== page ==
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  • C2-C3 AVF: A Case Report. Maintaining Stability & Preserving Neurologic Function Applying Intraoperative Evaluation with Endovascular Techniques

    Final Number:

    Jose Alcibiades Fernandez Abinader MD; Rafael Esteban Baella MS-I; Ricardo Jose Fernandez-de Thomas MD; Miguel G Echevarria; Juan Manuel Ramos-Acevedo MD; Fanor Manuel Saavedra Pozo MD; Caleb E. Feliciano MD, FAANS

    Study Design:

    Subject Category:

    Meeting: Congress of Neurological Surgeons 2017 Annual Meeting

    Introduction: Purpose: Spinal vascular malformations can result in spinal cord dysfunction and disability. A high index of clinical suspicion after correlating the patient’s history, physical exam, and imaging is necessary to establish diagnosis and further therapeutic options. Early recognition and treatment can halt progression of the disease and minimize permanent and possibly irreversible spinal cord injury. A variety of treatment modalities exist, including endovascular embolization or open surgery. Our surgical approach used in this case represents a recently described therapeutic modality, which could be implemented in similar cases.

    Methods: Case description: 75-years-old female who presented to the Emergency Department with sudden, severe headaches and nuchal rigidity. Patient denied any history of trauma. Posterior fossa cerebral subarachnoid hemorrhage was diagnosed on non-contrast head computed tomography. Clinical Approach: Subsequent DSA demonstrated a C2/3 left perimedullary arteriovenous fistula in the anterolateral cervical cord.

    Results: Clinical findings: The AVF was supplied by left C2/C3 radiculomedullary artery feeders from the vertebral artery, with an associated arterialized venous varix. Drainage was via the anterior median spinal vein cranially. The patient underwent delayed treatment with laminectomies at C1 to C3, posterior transpedicular approach involving the C2 pedicle and C3 lateral mass with subsequent sectioning of the feeders and coagulation/occlusion of the perimedullary draining venous varix. Successful recovery with no neurologic sequelae was observed.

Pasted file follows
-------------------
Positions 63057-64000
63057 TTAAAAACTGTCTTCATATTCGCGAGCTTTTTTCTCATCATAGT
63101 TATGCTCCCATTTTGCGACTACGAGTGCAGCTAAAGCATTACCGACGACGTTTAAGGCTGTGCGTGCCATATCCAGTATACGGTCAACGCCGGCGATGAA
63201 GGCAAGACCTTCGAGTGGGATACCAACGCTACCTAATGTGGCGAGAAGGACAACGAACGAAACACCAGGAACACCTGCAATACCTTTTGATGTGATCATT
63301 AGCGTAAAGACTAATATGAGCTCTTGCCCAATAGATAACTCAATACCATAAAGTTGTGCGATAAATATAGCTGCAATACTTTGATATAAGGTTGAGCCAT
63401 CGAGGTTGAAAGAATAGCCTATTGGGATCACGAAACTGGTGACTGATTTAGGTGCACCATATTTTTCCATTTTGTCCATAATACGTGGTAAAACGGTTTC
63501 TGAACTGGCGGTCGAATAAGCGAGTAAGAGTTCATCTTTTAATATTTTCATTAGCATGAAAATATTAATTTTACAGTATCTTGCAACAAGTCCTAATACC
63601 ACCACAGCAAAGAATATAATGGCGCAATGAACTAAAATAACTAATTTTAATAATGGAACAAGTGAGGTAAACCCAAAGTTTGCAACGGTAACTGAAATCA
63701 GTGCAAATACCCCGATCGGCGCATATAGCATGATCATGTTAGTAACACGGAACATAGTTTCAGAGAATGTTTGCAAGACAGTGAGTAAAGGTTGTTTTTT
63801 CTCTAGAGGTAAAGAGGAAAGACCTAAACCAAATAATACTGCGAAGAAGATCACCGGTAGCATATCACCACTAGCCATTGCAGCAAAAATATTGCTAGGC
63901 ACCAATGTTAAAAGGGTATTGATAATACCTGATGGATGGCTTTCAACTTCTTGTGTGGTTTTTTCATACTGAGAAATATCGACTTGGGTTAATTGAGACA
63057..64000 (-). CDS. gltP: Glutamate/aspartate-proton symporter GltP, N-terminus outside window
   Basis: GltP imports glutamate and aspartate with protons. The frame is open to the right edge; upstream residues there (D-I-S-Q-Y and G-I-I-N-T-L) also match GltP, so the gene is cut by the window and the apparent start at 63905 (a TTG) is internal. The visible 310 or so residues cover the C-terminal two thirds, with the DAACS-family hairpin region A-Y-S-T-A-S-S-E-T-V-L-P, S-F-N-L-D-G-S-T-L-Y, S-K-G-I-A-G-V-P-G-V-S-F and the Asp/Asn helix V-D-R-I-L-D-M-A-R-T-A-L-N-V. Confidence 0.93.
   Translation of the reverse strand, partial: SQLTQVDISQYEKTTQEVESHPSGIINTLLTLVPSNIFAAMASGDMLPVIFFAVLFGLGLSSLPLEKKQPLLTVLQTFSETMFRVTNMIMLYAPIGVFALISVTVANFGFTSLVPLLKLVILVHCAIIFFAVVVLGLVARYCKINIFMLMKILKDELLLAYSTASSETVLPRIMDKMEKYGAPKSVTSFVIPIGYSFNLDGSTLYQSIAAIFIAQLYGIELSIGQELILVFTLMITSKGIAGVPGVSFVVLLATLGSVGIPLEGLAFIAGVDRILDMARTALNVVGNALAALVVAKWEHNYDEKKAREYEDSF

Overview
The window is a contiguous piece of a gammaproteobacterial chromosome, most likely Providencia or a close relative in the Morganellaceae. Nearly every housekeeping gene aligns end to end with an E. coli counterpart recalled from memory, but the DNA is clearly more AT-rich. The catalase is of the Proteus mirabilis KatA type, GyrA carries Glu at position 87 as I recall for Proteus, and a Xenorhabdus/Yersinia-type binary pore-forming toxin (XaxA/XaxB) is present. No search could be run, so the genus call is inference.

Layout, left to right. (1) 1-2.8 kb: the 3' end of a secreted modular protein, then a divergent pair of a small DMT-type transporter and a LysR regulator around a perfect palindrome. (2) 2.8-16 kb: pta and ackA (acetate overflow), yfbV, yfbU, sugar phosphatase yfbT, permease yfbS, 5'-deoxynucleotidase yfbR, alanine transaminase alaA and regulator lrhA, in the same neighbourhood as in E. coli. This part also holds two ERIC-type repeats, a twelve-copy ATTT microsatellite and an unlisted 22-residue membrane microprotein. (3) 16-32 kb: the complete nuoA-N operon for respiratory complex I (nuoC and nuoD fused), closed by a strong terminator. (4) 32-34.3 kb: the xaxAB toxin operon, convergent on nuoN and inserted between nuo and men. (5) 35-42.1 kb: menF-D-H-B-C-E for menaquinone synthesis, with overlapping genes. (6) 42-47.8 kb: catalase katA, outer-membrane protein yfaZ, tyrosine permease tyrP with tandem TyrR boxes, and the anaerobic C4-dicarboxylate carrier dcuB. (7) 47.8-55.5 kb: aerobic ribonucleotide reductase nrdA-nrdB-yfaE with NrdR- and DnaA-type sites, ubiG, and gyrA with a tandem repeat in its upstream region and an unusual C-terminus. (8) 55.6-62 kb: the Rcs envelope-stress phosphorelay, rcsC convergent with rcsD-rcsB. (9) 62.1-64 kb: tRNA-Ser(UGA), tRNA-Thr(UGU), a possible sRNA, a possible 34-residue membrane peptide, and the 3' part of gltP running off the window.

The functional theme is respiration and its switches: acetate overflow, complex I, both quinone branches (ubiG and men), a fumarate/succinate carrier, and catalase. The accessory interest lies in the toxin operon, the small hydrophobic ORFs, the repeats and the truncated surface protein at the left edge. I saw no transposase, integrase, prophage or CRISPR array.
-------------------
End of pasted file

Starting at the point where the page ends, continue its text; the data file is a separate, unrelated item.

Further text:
Conclusions: We present this rare entity and describe the diagnostic and surgical techniques utilized. Further discussion and review, the most appropriate time for management, possible approaches, and different classification systems are emphasized in our discussion.

    Patient Care: By the conclusion of this session, participants should be able to: 1) Describe the importance of considering a spinal vascular malformation after a subarachnoid hemorrhage on initial imaging, 2) Discuss possible surgical treatments, including endovascular embolization vs open surgery, 3) Provide surgeons with better understanding of the pathology involved, as well as our management presented, including, team-based effort of spine neurosurgeons, as well as endovascular and vascular neurosurgeons.

    Learning Objectives: Understand the current classification of spinal AVFs and discuss different therapeutic modalities.


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